The David Rumsey Collection, the fantastic online resource for digitized historic maps, has recently scanned and made available a 1905 Sanborn fire insurance atlas of the City of San Francisco. The atlas is very valuable resource for many reasons, thogh specifically beccause it dates to just months before the historic 1906 earthquake and fire that destroyed a large portion of the city.
The original atlas belongs to the San Francisco Public Library's San Francisco History Center. You can read more about the atlas on the David Rumsey Collection blog and view the pages themselves at the David Rumsey Collection site.
ChangeMatters is a new service created by Esri to allow users to quickly and easily compare bands of satellite imagery directly in a web browser. Using Landsat Global Land Survey (GLS) imagery from 1975-2000, Esri has created a service that allows users to "Use the best continuous source of earth monitoring data to visualize and analyze change." The service is also a layer package on ArcGIS Online which allows users to take advantage of the online imagery storage via ArcGIS as well.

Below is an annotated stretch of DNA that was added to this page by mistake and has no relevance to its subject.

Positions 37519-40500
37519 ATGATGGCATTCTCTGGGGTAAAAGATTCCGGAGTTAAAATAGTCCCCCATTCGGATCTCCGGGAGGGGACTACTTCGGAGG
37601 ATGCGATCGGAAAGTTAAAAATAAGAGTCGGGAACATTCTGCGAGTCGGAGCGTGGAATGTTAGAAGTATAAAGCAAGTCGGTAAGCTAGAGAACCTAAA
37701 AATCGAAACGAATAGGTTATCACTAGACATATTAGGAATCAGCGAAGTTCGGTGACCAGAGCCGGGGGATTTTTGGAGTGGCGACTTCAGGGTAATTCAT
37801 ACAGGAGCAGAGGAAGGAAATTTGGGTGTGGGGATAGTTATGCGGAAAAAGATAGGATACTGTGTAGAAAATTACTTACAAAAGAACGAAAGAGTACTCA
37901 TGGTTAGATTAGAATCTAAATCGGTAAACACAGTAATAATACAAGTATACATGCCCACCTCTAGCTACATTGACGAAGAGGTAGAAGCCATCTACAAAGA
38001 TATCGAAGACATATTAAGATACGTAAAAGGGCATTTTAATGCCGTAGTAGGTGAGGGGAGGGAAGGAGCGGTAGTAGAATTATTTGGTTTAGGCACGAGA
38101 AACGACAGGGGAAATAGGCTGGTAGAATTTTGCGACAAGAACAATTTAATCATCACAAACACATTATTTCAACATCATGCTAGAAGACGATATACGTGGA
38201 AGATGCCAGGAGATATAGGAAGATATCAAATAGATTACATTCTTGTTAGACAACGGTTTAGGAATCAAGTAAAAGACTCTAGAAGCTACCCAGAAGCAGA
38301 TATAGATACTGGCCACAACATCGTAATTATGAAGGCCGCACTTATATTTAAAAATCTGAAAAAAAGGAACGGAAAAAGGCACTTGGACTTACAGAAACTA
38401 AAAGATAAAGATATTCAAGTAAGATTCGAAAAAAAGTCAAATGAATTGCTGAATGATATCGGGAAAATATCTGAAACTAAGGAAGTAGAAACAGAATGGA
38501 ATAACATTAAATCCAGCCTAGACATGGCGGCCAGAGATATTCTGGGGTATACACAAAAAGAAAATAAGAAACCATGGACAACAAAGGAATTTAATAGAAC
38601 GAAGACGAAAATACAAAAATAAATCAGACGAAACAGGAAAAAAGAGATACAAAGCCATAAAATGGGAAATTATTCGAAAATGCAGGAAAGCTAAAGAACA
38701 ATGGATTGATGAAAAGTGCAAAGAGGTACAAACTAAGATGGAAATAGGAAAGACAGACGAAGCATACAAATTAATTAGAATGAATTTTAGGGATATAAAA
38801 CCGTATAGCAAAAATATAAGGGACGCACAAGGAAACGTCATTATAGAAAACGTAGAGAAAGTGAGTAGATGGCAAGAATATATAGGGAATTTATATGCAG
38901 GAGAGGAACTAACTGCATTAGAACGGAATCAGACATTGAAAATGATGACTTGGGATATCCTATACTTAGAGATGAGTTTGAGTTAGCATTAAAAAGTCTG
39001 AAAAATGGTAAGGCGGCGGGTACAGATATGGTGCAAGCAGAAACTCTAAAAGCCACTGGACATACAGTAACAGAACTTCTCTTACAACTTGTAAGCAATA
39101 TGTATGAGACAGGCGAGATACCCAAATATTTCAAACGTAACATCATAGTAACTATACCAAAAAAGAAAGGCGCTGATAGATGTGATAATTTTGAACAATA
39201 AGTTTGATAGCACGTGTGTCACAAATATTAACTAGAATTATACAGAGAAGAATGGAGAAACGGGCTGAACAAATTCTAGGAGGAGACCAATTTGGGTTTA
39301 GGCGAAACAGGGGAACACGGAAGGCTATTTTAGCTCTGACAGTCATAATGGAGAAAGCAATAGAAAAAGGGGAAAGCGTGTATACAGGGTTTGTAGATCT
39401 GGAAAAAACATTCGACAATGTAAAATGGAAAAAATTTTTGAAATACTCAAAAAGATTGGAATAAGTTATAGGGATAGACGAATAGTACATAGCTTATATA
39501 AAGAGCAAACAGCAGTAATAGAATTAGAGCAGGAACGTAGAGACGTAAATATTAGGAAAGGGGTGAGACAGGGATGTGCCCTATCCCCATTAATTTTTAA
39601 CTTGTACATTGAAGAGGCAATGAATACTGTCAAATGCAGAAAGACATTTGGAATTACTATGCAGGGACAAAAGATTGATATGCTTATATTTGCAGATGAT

WeatherSpark allows users to view historical weather data for over 4,000 weather stations around the world. The site is in beta and includes mostly in METAR format with Mesonet and PWS on the horizon.
From the WeatherSpark site: "WeatherSpark is a new type of weather website, with interactive weather graphs that allow you to pan and zoom through the entire history of any weather station on earth. Get multiple forecasts for the current location, overlaid on records and averages to put it all in context."
An 8.9 magnitude earthquake struck near Sendai, Japan, off the east coast of Honshu, on March 11, 2011. The earthquake created a tsunami that has moved across the Pacific Ocean to the west coast of the mainland United States.
There are a number of resources already available for the earthquake and tsunami:
The essential lesson from the Japan earthquake for the U.S. from UCB Professor Richard Allen in Scientific American
Japan earthquake: The explainer from Chris Rowan, UC Chicago
Via BoingBoing: Here's a short video demonstrating the phenomenon of liquefaction, the process by which soil loses strength and stiffness caused by an earthquake and behaves like a liquid. The liquid rises to the top of the seemingly solid soil and remains unabsorbed, creating, as the narrator notes, unstable ground after the earthquake has subsided.
This footage is from Christchurch, New Zealand, but large portions of the soil in the San Francisco Bay Area are susceptible to this type of reaction to sudden changes in pressure or stress.